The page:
Fast forward to present time.  The night terrors have started.  The behaviors are ramping up at school (a little) and at home.  She is beginning to display her emotions through her behaviors again and not her words.  This was easy to watch when she was younger, but she’s going into second grade next year.  We just started back to monthly therapy.  The first session we went to she was over the top, interrupting, asking tons of questions, trying to run the appointment so that she wouldn’t have to talk about her feelings.  Her therapist even said at one point, ‘sheesh I haven’t seen you in a few months and I think you’ve forgotten how to talk about your feelings.’  I can feel the regression going on.

I don’t know if it’s the time of year, because this happened last May before Benny’s birthday too.  I have a feeling that she’s struggling big time with the whole new baby, but can’t quite figure out yet how it’s affecting her.  I have a child that went from only child, to having and loving a sibling, to only child and now she’s going to have a sibling again.  I know that she’s older and the transition to sibling should be easier, but she doesn’t trust it.  She actually said to me the other day that she hopes that the new baby doesn’t die too.  I tried to explain that what happened to Benny was a freak accident and that it wouldn’t happen again, but I make no promises.  I told her that I was pretty sure her brother Fletcher would grow old with her.  She’s going through so much of the same feelings as I am.  I just want to bubble wrap this little guy to make sure that nothing EVER happens.  The difference is that I’m 35 and she’s 6.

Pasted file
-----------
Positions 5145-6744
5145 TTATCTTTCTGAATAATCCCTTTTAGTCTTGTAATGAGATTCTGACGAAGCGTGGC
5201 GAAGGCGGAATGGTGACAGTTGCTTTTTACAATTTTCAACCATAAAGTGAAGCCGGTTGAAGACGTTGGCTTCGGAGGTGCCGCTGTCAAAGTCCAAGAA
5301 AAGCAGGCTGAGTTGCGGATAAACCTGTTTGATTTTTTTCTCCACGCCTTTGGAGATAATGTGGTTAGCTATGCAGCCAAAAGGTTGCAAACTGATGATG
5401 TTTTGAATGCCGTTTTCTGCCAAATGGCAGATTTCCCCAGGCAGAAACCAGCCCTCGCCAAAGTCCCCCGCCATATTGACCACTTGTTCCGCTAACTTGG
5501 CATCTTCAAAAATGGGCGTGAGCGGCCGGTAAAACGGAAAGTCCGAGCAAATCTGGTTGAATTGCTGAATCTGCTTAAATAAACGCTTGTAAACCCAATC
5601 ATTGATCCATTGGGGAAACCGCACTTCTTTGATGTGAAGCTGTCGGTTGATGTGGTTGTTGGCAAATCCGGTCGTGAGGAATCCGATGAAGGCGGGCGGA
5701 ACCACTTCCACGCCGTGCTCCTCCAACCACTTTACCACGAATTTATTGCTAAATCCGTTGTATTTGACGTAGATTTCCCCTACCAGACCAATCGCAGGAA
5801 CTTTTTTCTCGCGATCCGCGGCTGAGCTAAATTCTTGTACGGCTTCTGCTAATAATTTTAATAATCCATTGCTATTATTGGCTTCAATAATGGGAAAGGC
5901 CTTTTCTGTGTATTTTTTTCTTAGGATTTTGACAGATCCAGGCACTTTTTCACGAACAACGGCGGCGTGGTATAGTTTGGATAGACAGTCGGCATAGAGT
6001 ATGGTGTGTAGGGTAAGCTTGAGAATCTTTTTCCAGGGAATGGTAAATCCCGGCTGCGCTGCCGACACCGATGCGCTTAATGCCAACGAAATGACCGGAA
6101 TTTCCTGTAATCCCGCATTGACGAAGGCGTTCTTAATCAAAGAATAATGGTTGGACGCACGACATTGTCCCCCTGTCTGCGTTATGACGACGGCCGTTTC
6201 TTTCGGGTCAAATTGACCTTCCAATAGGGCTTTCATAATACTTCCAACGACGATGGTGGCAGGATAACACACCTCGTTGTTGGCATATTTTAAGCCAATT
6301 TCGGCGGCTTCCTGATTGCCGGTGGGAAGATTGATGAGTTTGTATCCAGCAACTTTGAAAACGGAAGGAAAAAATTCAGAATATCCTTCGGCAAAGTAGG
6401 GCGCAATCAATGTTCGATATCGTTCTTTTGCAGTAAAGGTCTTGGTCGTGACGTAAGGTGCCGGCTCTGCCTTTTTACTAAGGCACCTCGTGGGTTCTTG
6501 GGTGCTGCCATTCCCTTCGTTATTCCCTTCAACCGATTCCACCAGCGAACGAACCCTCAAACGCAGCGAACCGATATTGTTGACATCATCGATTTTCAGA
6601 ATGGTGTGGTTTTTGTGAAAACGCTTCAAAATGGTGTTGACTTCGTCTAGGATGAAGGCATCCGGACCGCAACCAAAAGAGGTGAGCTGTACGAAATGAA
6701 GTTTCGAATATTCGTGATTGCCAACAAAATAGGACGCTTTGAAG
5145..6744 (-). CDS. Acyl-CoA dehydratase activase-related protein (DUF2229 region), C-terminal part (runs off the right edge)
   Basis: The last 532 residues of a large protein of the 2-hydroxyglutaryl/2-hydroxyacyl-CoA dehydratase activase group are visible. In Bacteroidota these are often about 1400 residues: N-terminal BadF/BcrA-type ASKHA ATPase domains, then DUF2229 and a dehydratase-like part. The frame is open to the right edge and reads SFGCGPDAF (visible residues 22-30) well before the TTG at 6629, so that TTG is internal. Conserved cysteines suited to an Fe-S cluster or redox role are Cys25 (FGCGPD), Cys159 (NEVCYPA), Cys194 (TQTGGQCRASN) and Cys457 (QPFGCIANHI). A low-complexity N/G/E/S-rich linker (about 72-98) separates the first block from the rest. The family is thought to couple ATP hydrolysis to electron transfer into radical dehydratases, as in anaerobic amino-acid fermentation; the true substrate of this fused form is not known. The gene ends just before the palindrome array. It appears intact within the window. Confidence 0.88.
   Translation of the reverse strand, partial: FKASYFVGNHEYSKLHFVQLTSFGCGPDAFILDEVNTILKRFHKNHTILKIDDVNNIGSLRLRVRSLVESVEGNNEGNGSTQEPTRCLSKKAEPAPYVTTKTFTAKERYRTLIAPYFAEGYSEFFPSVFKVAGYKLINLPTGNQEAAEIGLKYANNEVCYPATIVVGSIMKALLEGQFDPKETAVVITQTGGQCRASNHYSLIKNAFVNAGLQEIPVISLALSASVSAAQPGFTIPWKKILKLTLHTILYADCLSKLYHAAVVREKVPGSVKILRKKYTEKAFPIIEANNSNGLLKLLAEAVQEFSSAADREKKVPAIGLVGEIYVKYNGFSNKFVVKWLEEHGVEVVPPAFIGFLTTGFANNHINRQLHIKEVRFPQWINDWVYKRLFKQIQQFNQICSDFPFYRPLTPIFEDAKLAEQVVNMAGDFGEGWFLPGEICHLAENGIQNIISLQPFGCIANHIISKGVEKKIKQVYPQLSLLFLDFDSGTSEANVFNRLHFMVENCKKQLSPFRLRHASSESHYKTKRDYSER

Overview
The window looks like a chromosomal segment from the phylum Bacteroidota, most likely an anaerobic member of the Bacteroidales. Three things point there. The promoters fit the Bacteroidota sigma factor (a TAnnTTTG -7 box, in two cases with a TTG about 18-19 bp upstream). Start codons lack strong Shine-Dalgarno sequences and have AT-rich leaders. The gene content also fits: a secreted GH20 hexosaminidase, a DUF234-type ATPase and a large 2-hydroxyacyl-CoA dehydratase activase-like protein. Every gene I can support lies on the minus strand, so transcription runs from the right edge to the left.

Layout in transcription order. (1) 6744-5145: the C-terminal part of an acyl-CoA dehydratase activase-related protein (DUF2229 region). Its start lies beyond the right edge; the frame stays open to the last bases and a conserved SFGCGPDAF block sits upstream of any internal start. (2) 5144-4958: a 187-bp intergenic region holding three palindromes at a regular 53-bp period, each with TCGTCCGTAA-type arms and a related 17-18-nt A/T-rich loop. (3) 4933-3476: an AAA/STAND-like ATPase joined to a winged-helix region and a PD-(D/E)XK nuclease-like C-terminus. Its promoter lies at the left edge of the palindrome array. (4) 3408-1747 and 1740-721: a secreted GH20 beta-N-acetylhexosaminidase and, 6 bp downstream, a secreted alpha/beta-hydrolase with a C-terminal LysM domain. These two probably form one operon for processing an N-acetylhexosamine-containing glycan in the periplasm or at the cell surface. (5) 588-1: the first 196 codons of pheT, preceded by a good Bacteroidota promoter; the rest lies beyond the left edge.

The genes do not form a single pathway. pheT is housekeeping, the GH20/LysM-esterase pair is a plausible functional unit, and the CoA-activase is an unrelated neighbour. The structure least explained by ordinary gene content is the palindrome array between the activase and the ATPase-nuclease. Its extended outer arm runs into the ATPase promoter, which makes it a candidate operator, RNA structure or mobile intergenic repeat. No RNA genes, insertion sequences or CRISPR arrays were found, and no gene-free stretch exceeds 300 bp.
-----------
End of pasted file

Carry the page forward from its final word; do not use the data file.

It’s making me crazy that she’s going through this.  That she’s scared to love Fletcher because of what might happen.  That she can’t express herself because she’s too young to truly understand much of it anyway.  No child should have to go through this ever.  I’m angry.  I’m sad.  I want so much more for my daughter.  She will never just be Darcy again, she will always be the little girl who’s brother died.

Grieving Siblings

I am by no means an expert on this topic. I naively thought that Darcy was doing extremely well, until it all fell apart last February. All it took was one night away from Parker and I and the bottom fell out. She was extra clingy, acting out and night terrors had begun again.

How on Earth does a 5 year old process the death of her brother? How does she process someone close to her picking her up from school, bringing her home to see my car surrounded by police, ambulance and fire and no family around? How does she process that individual falling apart on her when she needed him most? Not getting any answers, but knowing something is terribly wrong. Darcy asks me a lot of questions about that day, but really hasn’t talked too much about what she through beyond coming home and saying that the police were nice to her.